For the last 18 years, one verse in Scripture has particularly shaped why and how I pray. Hebrews 4:16 tells us, “Let us then approach God’s throne of grace with confidence, so that we may receive mercy and find grace to help us in our time of need.” This has informed my perceptions of God and given me three convictions about prayer.
Jesus’ death and resurrection, these powerful hinges of history, happened for our eternal salvation. But they also happened so we can have true communion with God while we are still in this body. Jesus showed us the path to the Father as well as how to walk with the Father.
Because of Easter, we can approach his throne in prayer with a type of confidence, knowing the One who died and rose still has concern for us. He listens, responds, and sits with us in our time of need.
I’m Human (and That’s a Good Thing)
My second reason for praying points to my humanity—to the joy I have in being a created human as well as the longing for something beyond myself. In the moments when my heart engages with the invisible kingdom and the reality of our King, I am doing the most supernatural and spiritual thing I can do prior to death. I am no longer just walking across campus, sitting in my office, or running a trail. I am at the seat of heaven, speaking to the Father, through Jesus, empowered by the Holy Spirit. And I know that God is faithfully listening. These truths have kept me praying in the midst of doubts about his existence or his goodness, seemingly unanswered prayers, and dry spiritual seasons.
Prayer also reminds me that, even in my human frailty, I can still be part of bringing God’s kingdom to earth as it is in heaven. This is the same heaven I step into as I pray. I become a bridge of sorts, asking God to come into the places I am at and people I am with every day. Jesus’ death is proof that this is exactly what he wants to do, and the resurrection tells me he has the power to do it.
But prayer is more than just a spiritual act; when I pray I am also participating in the most human thing I can do. I’m engaging my physical body, willing it to kneel or stand, willing my eyes to close. I’m also engaging my brain, moving it to stop focusing on the clutter and instead sift for the important and the eternal. My heart and soul become vulnerable as they open up to love. I exert more effort than normal so that I can hear the whisper of the Spirit and begin to pray in unity with the Father’s heart.
Basically, when I pray, I feel alive. There is no other activity that so fully engages the senses of my body, mind, and soul. (This is perhaps why it’s so tiring!)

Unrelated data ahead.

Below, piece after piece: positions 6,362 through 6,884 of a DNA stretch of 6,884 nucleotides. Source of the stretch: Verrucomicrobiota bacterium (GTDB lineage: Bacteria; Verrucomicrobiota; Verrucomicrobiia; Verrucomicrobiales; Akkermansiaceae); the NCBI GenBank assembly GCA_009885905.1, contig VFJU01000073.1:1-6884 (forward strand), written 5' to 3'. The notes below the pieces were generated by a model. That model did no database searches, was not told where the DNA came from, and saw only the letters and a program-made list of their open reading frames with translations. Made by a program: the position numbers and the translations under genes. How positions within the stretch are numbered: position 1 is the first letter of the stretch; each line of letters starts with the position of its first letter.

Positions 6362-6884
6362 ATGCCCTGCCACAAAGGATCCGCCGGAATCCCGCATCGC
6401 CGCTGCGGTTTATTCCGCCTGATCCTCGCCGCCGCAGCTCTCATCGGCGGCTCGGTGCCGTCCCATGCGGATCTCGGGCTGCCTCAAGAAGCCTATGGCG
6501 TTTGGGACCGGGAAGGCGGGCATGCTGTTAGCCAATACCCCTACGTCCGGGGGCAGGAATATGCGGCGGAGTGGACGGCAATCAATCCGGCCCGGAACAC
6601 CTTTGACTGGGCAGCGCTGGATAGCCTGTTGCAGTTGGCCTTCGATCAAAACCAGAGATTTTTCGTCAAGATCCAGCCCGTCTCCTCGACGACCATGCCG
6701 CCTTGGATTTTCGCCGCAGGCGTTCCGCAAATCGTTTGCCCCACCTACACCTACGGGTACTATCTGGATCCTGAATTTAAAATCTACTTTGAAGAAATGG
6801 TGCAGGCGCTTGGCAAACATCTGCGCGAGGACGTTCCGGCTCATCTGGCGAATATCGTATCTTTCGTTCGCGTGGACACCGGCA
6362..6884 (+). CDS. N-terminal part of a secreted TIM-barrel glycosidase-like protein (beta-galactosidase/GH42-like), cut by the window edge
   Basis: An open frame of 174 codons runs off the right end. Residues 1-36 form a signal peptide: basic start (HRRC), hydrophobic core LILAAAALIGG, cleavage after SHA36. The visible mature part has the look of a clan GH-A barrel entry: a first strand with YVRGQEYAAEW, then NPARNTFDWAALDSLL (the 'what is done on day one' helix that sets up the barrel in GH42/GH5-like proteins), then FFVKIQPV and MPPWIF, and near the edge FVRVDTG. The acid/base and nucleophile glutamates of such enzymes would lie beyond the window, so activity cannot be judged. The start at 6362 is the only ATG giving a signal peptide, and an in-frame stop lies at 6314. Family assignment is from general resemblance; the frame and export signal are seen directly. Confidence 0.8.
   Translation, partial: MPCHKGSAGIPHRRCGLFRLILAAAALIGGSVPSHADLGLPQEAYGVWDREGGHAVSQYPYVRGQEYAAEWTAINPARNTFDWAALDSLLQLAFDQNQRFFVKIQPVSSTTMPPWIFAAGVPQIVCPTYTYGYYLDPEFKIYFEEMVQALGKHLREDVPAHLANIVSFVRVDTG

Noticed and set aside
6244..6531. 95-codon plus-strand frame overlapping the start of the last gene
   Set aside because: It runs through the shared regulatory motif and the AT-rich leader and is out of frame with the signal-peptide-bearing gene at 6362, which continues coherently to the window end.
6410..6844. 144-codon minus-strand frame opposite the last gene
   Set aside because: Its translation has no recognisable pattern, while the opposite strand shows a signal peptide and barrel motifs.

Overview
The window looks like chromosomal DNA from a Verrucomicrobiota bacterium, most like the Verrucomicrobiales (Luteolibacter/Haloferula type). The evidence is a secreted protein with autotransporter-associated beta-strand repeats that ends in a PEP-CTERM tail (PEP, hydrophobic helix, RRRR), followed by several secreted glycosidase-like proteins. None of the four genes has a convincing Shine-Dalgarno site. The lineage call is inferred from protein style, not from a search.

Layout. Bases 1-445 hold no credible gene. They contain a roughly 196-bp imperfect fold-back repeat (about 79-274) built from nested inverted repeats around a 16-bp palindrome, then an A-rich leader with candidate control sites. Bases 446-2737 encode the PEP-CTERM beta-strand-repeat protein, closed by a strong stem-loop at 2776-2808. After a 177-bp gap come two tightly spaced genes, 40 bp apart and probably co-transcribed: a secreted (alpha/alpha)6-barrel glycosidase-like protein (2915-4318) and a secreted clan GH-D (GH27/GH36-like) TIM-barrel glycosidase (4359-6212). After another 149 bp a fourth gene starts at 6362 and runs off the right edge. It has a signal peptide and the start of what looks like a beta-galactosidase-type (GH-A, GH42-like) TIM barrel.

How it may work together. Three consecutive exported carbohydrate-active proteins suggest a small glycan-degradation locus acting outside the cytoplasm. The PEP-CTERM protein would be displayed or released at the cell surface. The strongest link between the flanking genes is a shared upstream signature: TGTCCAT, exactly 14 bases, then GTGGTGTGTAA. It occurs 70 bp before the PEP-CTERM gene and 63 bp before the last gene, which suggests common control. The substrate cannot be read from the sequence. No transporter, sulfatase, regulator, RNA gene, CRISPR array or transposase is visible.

I Don’t Want to Fail
I also pray because I just need it. I don’t do it before a Bible study or meeting because it’s the good Christian thing to do. It’s because I know that, without prayer, I’ll fail at my chief goal: to bring greater attention to God’s name and goodness.
When my wife and I started dating, we had good conversations about the boundaries we wanted to keep in place so that our relationship could rest on a spiritual foundation, rather than a physical or lustful one. And to keep these promises, we prayed—specifically at the end of every day we spent together, as we knew that was the time when it would be easy to compromise our convictions.
I don’t think we were being super holy in this decision. On the contrary, I knew what God would do if I invited him in and what he was calling me to as a grown-up man who was trying to love a woman well. But I also knew how easy it is for me to give into temptation for gratification, to indulge and be rebellious and not rely on God’s strength. When we were dating, I was in the middle of these two realities and felt supremely weak. We knew we needed help outside ourselves. When we sought God in prayer, he changed us and gave us strength outside ourselves to be faithful to him and one another.
This has left me with deep gratitude for and trust in God’s care for us, as a Father looks out for the best interests of his children. In our prayers we asked our Father to move us and change us so that our relationship could point back to him. Looking back on those years, I see just how foolish I would have been to try to keep that commitment to my wife without speaking on a regular basis to the One who led me to the convictions we shared.
I haven’t always been as wise since that time. I’ve found myself in seasons where, from every appearance, it looks like I’m praying, but my heart and spirit are far from it. And I start to believe I don’t need prayer. After all, I’ll think, I’ve done okay praying this little. Do I really need to pray more? But if I stay in that place, I’m admitting that I am taking Easter for granted. I’m telling God I don’t think I need him. Or I’m in the dangerous place of communicating that I don’t want him here.
All the Smart People Pray
Maybe there’s a fourth reason I pray: I like to think I’m not stupid. The One who calls me to live like him also gives me the power to do so—and I would therefore be a complete idiot not to take him up on it.
You can hear from God. I bet no one’s ever sat you down and explicitly (and bravely) said that out loud, to your face, because no one wants to look bad if you take a risk to listen for God’s voice and then don’t hear anything.